Over the last years, the global temperature has risen at an accelerating pace due to emissions of greenhouse gases. Carbon dioxide (CO2) is most challenging to deal with, due to its prevalence as a by-product from industrial processes, and the study of CO2 capture and storage is under active consideration. We expect to develop coupled multiphase multicomponent flow and geomechanics fast solvers to simulate real applications for environmental problems mainly related to CO2 storage in geological formations. These problems are computationally complex, and traditional simulations become too expensive. To overcome this, we propose the use of geometric multigrid methods on semi-structured grids. Proposed solvers will be very useful for a wider scientific community with interest in porous media, flow processes, and large-scale simulation applications relevant to carbon storage, as well as very beneficial for both involved groups from Spain. The Norwegian group at University of Bergen has a long standing expertise related to modeling and simulation of subsurface systems, which shall complement the Spanish expertise.
Summary of project results
Numerical simulation is fundamental in the research of applied sciences and engineering. In the last decades, the simulation of multiphysics problems, where different models interact to describe a complex phenomenon, has received a lot of interest. The project had the double aim of advancing in the numerical simulation techniques and in the improved understanding of the physics in the application field. These are the keys for well understanding of these processes and the development of new techniques for the solution of real life problems. The project focused on the solution of consolidation problems in fractured porous media and the deformation of reservoirs during the carbon dioxide injection stage. These problems are very important for the sustainability of the Earth and therefore any advances in their study are very useful for mankind. These problems are computationally complex, and apparently no software tools exist for simulating complex processes such as coupled multiphase flow with geomechanics, and the current computational limitations place significant restrictions on realistic problem sizes that can be solved. The main aim of the project was to develop coupled multiphase multicomponent flow and geomechanics fast solvers to simulate real applications for environmental problems mainly related to CO2 storage. Such algorithms may be useful not only for academic model problems, but also for real life applications that share the characteristics of couple systems. Partners believe that the advances they have proposed in the project will precisely achieve that purpose, and also the industry will benefit from access to state-of-the-art algorithms for computational simulation. Moreover, the simulation methods that are being designed in the frame of the collaboration started with this project, will be very useful for a wider scientific community with interest in porous media, flow processes, and large-scale simulation applications relevant to carbon storage. As a result of the cooperation, a draft joint paper is started, other papers have been submitted and published separately by participants, and several additional workshops and seminars have been held in order to discuss and to share with other researchers the research line and advances.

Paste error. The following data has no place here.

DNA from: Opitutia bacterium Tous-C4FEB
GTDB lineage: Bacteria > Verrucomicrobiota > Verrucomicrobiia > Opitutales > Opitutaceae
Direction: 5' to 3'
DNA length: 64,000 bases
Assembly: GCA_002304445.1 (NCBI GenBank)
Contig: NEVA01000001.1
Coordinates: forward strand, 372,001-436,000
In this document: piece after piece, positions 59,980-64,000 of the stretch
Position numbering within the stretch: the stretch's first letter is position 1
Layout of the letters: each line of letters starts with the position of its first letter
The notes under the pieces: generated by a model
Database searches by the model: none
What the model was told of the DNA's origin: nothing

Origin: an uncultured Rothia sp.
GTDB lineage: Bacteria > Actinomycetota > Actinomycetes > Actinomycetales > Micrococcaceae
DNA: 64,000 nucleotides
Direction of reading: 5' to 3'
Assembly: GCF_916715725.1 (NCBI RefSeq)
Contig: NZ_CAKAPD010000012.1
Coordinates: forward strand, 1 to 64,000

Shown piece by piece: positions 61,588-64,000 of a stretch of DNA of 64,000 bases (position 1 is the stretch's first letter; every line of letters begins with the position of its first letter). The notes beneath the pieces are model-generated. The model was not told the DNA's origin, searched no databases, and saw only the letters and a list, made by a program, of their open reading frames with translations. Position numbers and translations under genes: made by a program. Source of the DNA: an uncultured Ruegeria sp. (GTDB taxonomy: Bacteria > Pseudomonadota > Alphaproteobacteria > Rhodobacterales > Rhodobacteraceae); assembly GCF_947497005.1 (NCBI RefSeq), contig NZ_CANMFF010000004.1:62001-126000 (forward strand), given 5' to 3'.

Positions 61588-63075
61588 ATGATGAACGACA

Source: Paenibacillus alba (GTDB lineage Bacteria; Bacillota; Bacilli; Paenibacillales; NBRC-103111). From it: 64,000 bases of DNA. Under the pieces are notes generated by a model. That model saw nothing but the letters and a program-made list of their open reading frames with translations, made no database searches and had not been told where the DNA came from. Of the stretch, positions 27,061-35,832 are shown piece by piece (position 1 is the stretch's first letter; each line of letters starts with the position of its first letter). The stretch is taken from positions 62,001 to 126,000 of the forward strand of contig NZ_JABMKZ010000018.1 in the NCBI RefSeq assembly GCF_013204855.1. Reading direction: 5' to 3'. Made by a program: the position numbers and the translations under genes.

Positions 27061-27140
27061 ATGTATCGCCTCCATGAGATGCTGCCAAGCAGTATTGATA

Summary of bilateral results
The organization of workshops and meetings on which both partners were involved provided an excellent opportunity to meet and discuss about the development of the objectives of both research teams and of the project, and to work together. The brainstorming and exchange of ideas that took place in such meetings were the basis for the work developed during the project but also for the future collaborative work, and also opened new research lines in order to widen the collaboration to different topics. Both groups involved in the project learned from the expertise of the other, since there is both a diversity and complementarity in the expertise of the two research teams. The Norwegian group is well known to be a leader in the modelling and simulation of subsurface systems and its application to real applications, whereas the Spanish group has its expertise in the development of efficient numerical methods and the study of stable discretizations for the kid of problems dealt with in the project. The intention of partners is to continue with the fruitful collaboration started in the project, beyond its completion, and to apply for common projects in the future. Besides the bilateral relations, the Spanish group has established other collaborations to deal with topics very closely related to the project, with researchers at the Delft University and CWI, the Netherlands, The Pennsilvania State University, USA, Tufts University, USA, The John Paul II Catholic University of Lublin, Poland, and the Institute of Mathematics, National Academy of Sciences, Belarus. These cooperations shall contribute to a wider networking in the future.